You’re Doing It… (Ydoi) is a feature where we highlight the Marketing / Public Relations sector within the gaming industry. It focuses on both the good and bad decisions made each and every day by video game companies, as they try to improve sales or solve issues that arise.
Once upon a time, I was a popular kid. Everyone in elementary and secondary school knew me because I hung out with the “in” crowd, the “out” crowd, and the anything in between crowds as well. Then in my first year of high school, I discovered this game called Magic: The Gathering…
Lets just say that it consumed a few years of my life, and it was on the mind of my friends and I constantly. Probably the only real addiction I’ve ever had, Magic cards is a game of strategy that’s both incredibly complex and easy to pick up and play. I spent years building imaginary decks in my mind during high school classes, and entering tournaments in hope of winning rare cards. It definitely took its toll on my social life, but I loved every minute of it. However, friends slowly began dropping out of the game due to the costs, the time investment, or eventually a loss of interest. I too stopped collecting cards, and sold most all of them when I no longer had anyone to play with. Yet the memories remain ingrained deep in my brain, randomly surfacing in the form of a massive urge to play.
As I’m sure everyone is aware of by now, Sony’s Playstation Network went down for a month not long ago due to hackers. As a result, Sony has granted everyone a free 30 day subscription to PSN+ (A devious move that will be talked about in a future Ydoi article) and all of it’s perks. Of course, Sony needs content to give away, which is where Wizards of the Coast stepped in. A brilliant move on their part, because this move will both help build a solid relationship with Sony for saving the day and boost their future sales for the Duels of the Plainswalker games. I would know… It worked on me.
Magic: Duels of the Plainswalker is currently available on PSN+ free of charge, and aims to garner interest from those who have never taken the plunge into MtG before. Who can resist a free game after all? It’s also being used as a promotional piece to attract those long time MtG fans who may have never played a digital version of the game. Essentially, this will simply be a taste of what’s available for many people, despite the fact that it’s a full game. Once the PSN+ memberships expire, so does the game, and players are left with an itch that can no longer be scratched. That is, unless they buy the game of course… or better yet, the new Duels of the Plainswalker 2012 edition.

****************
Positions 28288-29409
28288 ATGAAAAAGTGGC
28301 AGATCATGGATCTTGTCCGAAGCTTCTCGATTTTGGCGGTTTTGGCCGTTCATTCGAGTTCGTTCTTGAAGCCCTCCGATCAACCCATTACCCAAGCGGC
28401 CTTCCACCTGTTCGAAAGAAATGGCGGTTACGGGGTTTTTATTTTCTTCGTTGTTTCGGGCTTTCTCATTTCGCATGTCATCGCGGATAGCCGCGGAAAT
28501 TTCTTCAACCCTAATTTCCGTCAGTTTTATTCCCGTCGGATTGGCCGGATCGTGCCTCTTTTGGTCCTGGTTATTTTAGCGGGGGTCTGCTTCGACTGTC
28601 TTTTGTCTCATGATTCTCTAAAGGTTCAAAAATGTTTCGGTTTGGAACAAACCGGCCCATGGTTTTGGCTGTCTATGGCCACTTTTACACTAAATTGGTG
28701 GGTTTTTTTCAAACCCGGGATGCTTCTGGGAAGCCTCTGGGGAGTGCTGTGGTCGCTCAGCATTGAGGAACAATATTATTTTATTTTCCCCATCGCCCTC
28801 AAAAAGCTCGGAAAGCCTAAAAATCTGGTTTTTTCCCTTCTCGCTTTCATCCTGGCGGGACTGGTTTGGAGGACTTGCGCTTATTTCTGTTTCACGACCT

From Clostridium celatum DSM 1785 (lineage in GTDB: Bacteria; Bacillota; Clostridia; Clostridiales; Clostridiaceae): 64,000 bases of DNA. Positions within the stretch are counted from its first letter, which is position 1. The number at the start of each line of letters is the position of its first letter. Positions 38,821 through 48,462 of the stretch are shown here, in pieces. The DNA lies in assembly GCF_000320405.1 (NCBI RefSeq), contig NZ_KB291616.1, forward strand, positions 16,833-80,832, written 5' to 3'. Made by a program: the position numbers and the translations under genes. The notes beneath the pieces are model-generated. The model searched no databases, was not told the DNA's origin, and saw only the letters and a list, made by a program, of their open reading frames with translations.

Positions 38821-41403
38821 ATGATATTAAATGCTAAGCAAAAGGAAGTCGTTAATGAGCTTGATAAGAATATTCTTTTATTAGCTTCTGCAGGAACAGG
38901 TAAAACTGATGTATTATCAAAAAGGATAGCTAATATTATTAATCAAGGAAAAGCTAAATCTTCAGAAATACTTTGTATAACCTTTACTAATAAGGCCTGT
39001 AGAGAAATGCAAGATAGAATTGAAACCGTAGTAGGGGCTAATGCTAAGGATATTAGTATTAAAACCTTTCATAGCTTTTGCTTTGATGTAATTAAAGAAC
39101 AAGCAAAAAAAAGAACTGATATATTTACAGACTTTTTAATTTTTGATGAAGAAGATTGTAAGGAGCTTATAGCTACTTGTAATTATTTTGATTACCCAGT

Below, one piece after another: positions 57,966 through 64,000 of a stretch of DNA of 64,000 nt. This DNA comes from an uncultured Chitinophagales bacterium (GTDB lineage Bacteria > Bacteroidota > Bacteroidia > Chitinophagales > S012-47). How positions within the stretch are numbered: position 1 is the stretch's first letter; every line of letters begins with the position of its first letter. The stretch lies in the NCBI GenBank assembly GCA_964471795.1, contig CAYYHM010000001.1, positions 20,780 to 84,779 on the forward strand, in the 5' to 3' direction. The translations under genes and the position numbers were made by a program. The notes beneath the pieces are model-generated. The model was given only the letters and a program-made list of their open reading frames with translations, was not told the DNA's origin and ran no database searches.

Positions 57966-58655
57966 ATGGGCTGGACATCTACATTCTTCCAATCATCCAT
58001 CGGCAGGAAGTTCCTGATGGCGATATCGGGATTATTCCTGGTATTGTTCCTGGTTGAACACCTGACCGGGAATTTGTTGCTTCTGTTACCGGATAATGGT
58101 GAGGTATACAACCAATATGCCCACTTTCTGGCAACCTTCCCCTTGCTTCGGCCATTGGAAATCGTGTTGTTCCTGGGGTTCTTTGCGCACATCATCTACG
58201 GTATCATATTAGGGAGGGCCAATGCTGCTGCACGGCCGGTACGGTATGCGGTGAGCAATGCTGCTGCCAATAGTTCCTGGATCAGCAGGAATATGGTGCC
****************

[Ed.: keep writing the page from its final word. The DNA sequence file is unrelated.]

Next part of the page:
How convenient is it that a week after the original game becomes free for PSN+ members (which just about everyone has at the moment), a new and improved version is released? At a discounted price no less. If you buy the new 2012 edition before your PSN+ expires, it’ll only cost you $7.99 rather than the full $9.99 it is on every other platform. Oddly enough, discounted games tend to have higher sales, especially when they literally just released. In this case, not only does this benefit the consumer, but it also means more sales specifically on Sony’s console. Something Sony definitely needs now after losing so much on the Playstation Network outage.
Content in general is what Sony needs to get consumers back to using their PS3 after the long break, and Wizards of the Coast was there to deliver when Sony needed it most. Of course having a ton of new content wouldn’t mean a thing if none of it was any good, and might in fact be taken as an insult by loyal Sony fans. Thankfully, Duels of the Plainswalker is a quality title, easily worth any free time you may have. Just be sure to monitor yourself carefully, because a few games will turn into a few hours in the blink of an eye.
Finally, we get into the real world impact that releasing this game for free can have. Wizards of the Coast is primarily a trading card game company, and as such they want to improve sales of their physical cards as well. Creating digital versions is a great tool to get people interested in MtG in the first place because it simplifies the game for the general audience. Duels of the Plainswalker will make them a bit of money, but ultimately their goal is to convert these new digital players into buying actual cards. Since playing this game, I once again have that urge to play the real thing, resulting in a trip down to the local hobby shop to look at the new sets. Like myself, I’m sure many MtG players both new and old have found their love for the game on the forefront of their minds, which makes Duels of the Plainswalker a great success.
Overall, Wizards of the Coast made a great marketing decision by releasing Duels of the Plainswalker for free. They got me back into the game after years of purposely ignoring it, and they’ll make some money off me just before my PSN+ subscription runs out. Their strategy has gotten them in better standings with Sony and consumers as a whole, and their pricing is on point to get new players to purchase the updated version. I suspect the amount of players on Duels of the Plainswalker 2012 will surge by the end of the month, and it’s all because Wizards of the Coast is doing it right.
Now if you’ll excuse me, I have an urge to go give in to.